The Effect Of Gmms On Study Medication Adherence Has Increased Considerably Throughout The Past Few Years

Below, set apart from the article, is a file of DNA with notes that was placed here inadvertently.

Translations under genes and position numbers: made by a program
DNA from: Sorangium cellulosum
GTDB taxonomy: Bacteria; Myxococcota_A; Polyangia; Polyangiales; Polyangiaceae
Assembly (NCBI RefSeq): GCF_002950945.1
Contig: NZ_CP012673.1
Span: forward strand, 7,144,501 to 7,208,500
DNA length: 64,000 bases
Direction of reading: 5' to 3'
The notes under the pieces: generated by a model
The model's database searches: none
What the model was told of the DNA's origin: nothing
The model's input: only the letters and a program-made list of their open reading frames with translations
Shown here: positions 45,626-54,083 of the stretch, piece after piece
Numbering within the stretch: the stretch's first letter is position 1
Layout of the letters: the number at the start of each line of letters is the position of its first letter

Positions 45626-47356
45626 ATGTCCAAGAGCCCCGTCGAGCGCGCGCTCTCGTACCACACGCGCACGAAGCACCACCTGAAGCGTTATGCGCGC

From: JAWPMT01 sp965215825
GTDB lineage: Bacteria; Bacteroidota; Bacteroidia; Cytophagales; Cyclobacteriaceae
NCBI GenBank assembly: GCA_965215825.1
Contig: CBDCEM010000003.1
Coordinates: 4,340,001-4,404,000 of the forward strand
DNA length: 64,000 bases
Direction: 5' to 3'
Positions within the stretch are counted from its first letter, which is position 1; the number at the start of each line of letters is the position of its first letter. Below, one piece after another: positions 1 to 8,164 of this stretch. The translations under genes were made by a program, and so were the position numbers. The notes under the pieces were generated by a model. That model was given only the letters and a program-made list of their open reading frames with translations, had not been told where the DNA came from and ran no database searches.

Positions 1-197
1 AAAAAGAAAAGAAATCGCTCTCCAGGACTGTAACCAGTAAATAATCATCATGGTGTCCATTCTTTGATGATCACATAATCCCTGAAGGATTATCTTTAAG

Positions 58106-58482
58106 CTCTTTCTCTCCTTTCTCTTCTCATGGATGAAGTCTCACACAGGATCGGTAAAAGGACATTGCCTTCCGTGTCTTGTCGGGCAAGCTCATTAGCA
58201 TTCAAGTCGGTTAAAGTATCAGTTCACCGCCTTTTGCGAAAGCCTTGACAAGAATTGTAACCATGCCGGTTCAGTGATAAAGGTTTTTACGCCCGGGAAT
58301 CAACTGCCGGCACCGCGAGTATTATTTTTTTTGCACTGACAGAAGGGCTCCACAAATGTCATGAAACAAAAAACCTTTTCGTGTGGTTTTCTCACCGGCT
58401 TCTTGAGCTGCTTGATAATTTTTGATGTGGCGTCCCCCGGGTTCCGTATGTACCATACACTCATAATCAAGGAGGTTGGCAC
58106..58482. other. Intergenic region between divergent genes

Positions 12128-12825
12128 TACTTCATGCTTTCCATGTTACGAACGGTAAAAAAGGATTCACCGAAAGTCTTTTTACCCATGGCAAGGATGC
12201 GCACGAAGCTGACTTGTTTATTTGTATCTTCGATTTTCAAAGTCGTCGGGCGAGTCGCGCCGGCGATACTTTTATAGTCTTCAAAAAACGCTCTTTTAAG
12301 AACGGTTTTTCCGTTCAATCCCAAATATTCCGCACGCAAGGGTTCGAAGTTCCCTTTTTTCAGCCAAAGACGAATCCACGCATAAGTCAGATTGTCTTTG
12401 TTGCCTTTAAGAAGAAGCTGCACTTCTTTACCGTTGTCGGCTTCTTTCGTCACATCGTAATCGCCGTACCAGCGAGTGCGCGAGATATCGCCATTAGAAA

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Our systematic review demonstrates that the use of GMMs to study medication adherence has increased considerably in the past few years, with no studies having been conducted prior to 2010. This is likely a reflection of the fact that GMMs are a relatively newer statistical technique. For instance, Nagin first introduced GBTMs in 1999, and Muthén introduced GMMs in 2001.23, 24, According to a literature search conducted by Nagin and Odgers, a small, but rapidly developing clinical literature base has emerged since these models were first proposed – from 2000 to 2008, applications of these methods to clinical studies increased from 8 to 80 publications per year.25 Thus, it is perhaps unsurprising, that increased familiarity through application in other clinical areas, led to eventual adoption and popularization of the technique in studying medication adherence. GMMs (and their GBTM counterparts) provide a sophisticated statistical method by which to capture the heterogeneity within a given population, and often map onto how many researchers conceptualize growth, in that, different types of individuals likely exhibit different trajectories of behavior. Given the rapid adoption and application of such models within the clinical literature, and the fact that this modeling technique is relatively novel, it stands to reason that there may be certain methodological nuances which have been overlooked or ignored by researchers. Our review reveals several problematic issues related to

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